Want a bellwether for just what happened on Thursday, when the House passed the USA Freedom Act, previously lauded as the post-Edward Snowden bill to save American privacy and then derided as a hollow shell?
Take a look at the votes.
The USA Freedom Act, unveiled back in October, started out as privacy-conscious Americans' favorite way to reform the National Security Agency. Tech companies like Google and Reddit were behind it. The major digital privacy groups were behind it. Members of Congress with serious privacy cred, like Rep. Justin Amash who, in the immediate aftermath of Snowden's NSA leaks, authored an amendment to defund the agency, were behind it.
But then came the compromises. The House Judiciary Committee retooled it, to the dismay of many. Then it was reworked again right before going up for a vote Thursday, and everybody who had started the party left. Advocacy groups renounced it, as did a coalition of major tech companies. The House passed it handily, 303-121.
Amash, who at the anti-NSA rally Restore the Fourth in November officially endorsed the USA Freedom Act to a cheering crowd, voted no. But Amash, who explains his votes on his Facebook page, couldn't stand the final version. "At its best, the Freedom Act would have reined in the government's unconstitutional domestic spying programs," he wrote. However, he added:
This morning's bill maintains and codifies a large-scale, unconstitutional domestic spying program. It claims to end 'bulk collection' of Americans' data only in a very technical sense: The bill prohibits the government from, for example, ordering a telephone company to turn over all its call records every day.
But the bill was so weakened in behind-the-scenes negotiations over the last week that the government still can order—without probable cause—a telephone company to turn over all call records for 'area code 616' or for 'phone calls made east of the Mississippi.' The bill green-lights the government's massive data collection activities that sweep up Americans' records in violation of the Fourth Amendment.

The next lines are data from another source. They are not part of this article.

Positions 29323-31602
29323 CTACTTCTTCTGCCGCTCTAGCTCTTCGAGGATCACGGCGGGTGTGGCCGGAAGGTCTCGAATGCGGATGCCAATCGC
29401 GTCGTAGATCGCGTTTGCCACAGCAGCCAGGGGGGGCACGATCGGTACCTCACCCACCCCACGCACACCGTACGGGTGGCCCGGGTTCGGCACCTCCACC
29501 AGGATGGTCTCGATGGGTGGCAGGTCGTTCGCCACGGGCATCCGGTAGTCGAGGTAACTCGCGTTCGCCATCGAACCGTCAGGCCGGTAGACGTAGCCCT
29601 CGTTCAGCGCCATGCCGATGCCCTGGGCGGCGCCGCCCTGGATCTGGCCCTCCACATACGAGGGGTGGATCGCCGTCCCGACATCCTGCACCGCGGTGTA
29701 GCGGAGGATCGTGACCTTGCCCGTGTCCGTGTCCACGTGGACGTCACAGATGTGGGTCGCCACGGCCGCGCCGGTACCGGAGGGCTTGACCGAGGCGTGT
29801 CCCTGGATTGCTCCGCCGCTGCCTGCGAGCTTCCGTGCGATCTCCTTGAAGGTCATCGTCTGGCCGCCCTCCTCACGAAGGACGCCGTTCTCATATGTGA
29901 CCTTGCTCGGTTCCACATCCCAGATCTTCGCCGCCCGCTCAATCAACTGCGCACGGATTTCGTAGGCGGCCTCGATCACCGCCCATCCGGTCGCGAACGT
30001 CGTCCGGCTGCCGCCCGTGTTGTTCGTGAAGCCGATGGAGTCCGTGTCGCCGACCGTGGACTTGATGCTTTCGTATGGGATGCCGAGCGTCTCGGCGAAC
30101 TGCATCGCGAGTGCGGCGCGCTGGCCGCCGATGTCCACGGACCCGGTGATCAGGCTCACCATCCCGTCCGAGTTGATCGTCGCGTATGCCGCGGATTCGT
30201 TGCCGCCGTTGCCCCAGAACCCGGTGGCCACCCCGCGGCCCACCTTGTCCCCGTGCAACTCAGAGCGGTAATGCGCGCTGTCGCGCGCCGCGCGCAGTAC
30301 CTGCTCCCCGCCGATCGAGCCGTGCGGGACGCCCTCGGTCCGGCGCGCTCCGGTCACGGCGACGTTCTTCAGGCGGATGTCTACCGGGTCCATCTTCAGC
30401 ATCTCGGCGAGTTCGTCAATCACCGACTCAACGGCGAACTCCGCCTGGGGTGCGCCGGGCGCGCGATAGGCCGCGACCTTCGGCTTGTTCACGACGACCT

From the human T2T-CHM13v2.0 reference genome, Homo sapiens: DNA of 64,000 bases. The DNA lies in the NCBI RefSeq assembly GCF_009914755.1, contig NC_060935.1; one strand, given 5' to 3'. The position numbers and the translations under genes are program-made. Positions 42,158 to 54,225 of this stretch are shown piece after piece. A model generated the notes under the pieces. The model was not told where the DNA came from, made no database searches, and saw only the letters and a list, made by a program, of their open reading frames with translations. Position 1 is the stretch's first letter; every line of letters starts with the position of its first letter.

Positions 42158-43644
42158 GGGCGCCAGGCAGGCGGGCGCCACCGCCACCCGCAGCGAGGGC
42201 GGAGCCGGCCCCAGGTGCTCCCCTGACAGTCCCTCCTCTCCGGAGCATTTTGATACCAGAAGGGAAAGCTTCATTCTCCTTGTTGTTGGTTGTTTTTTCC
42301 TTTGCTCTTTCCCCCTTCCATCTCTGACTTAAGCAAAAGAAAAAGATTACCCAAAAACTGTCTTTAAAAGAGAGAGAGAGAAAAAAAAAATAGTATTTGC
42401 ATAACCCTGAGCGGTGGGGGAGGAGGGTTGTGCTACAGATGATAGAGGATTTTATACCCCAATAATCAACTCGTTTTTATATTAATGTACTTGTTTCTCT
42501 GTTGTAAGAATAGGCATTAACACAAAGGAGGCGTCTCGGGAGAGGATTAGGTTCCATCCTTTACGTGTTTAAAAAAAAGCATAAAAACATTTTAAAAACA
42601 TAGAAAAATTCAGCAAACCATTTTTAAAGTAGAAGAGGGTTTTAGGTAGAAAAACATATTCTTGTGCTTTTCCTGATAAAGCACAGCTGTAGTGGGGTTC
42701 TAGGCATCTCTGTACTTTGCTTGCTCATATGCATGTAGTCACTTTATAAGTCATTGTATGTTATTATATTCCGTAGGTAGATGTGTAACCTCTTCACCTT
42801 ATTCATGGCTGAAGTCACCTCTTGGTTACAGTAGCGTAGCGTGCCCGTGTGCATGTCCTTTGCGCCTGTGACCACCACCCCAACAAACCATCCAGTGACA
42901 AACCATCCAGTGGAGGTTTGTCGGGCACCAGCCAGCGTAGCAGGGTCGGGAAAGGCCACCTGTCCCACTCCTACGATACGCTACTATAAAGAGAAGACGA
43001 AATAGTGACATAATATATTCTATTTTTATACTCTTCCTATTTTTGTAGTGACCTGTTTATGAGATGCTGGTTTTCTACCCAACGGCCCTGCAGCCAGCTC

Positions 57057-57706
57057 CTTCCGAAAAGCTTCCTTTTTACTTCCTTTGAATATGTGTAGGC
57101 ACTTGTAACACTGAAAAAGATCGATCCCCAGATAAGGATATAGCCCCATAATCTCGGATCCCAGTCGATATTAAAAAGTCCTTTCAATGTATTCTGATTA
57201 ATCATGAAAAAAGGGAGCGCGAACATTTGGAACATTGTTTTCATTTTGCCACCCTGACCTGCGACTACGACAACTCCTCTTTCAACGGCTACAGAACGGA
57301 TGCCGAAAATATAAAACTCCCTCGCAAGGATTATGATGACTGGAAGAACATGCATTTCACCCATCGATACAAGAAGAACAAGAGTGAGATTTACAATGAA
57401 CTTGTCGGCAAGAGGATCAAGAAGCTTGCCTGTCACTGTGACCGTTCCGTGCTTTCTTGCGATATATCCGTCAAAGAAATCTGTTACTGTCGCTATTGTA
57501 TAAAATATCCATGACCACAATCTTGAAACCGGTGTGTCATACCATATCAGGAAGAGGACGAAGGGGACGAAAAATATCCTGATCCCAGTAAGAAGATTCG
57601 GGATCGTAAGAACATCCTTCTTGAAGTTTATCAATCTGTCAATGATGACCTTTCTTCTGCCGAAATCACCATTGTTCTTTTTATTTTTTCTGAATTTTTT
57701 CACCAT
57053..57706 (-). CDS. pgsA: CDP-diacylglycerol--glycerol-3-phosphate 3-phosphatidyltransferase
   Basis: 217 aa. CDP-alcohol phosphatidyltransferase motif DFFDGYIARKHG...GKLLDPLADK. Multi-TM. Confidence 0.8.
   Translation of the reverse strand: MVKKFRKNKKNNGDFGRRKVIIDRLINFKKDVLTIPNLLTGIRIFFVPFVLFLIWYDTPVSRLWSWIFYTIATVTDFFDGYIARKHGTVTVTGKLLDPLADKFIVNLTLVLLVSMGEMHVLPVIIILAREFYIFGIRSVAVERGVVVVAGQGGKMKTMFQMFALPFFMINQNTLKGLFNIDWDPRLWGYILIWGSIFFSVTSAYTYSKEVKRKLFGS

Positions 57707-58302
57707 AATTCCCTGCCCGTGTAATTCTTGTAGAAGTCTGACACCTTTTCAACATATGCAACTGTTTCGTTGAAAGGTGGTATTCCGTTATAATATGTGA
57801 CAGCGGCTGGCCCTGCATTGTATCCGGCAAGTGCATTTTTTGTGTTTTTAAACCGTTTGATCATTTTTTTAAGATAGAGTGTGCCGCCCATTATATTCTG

Rep. Anna Eshoo (D-Calif.) was a vocal critic of the Cyber Intelligence Sharing and Protection Act's (CISPA) implications for Americans' privacy. Rep. Zoe Lofgren (D-Calif.) said she'd been denied her attempt to introduce an amendment to make it easier for Internet companies to reveal orders to disclose user data. When Snowden's revelations first went public a year ago, Rep. Jared Polis (D-Colo.) went on an anti-NSA tear and Rep. Raul Labrador (R-Idaho) immediately called for a congressional review of the Patriot Act that justified the agency's actions.
All of them were early cosponsors of the USA Freedom Act; all voted no on Thursday.
"At the end of the day, they realized that this bill doesn't end mass collection of records using Section 215 of the Patriot Act," Mark Jaycox, a legislative analyst at the Electronic Frontier Foundation, told the Daily Dot.
"Many members learned from the Patriot Act that there could be huge problems if Congress doesn't get the chance to vet an intelligence bill and to figure out what exactly the bill does," he added. "Unfortunately, the majority of Congress hasn't learned that lesson."
Conversely, House Intelligence Committee Chairman Mike Rogers (R-Mich.) and Ranking Member Dutch Ruppersberger (D-Md.)—often counted among the biggest defenders of the NSA in Congress—were so distraught by the original USA Freedom Act that they introduced their own competing bill. Both voted yes on the final USA Freedom Act.
That tells you everything you need to know about this bill in its current form.
So now, the fight moves to the Senate.
"We're looking forward to the Senate, where we'll be able to work with a Chairman, Senator Pat Leahy, who has been a stalwart defender of privacy and who has the ambition to rein in the NSA," Jaycox said.
Can the Senate fix the USA Freedom Act? Or will Leahy eventually vote no, too?
Photo by peteoshea/Flickr (CC By 2.0) | Remix by Fernando Alfonso III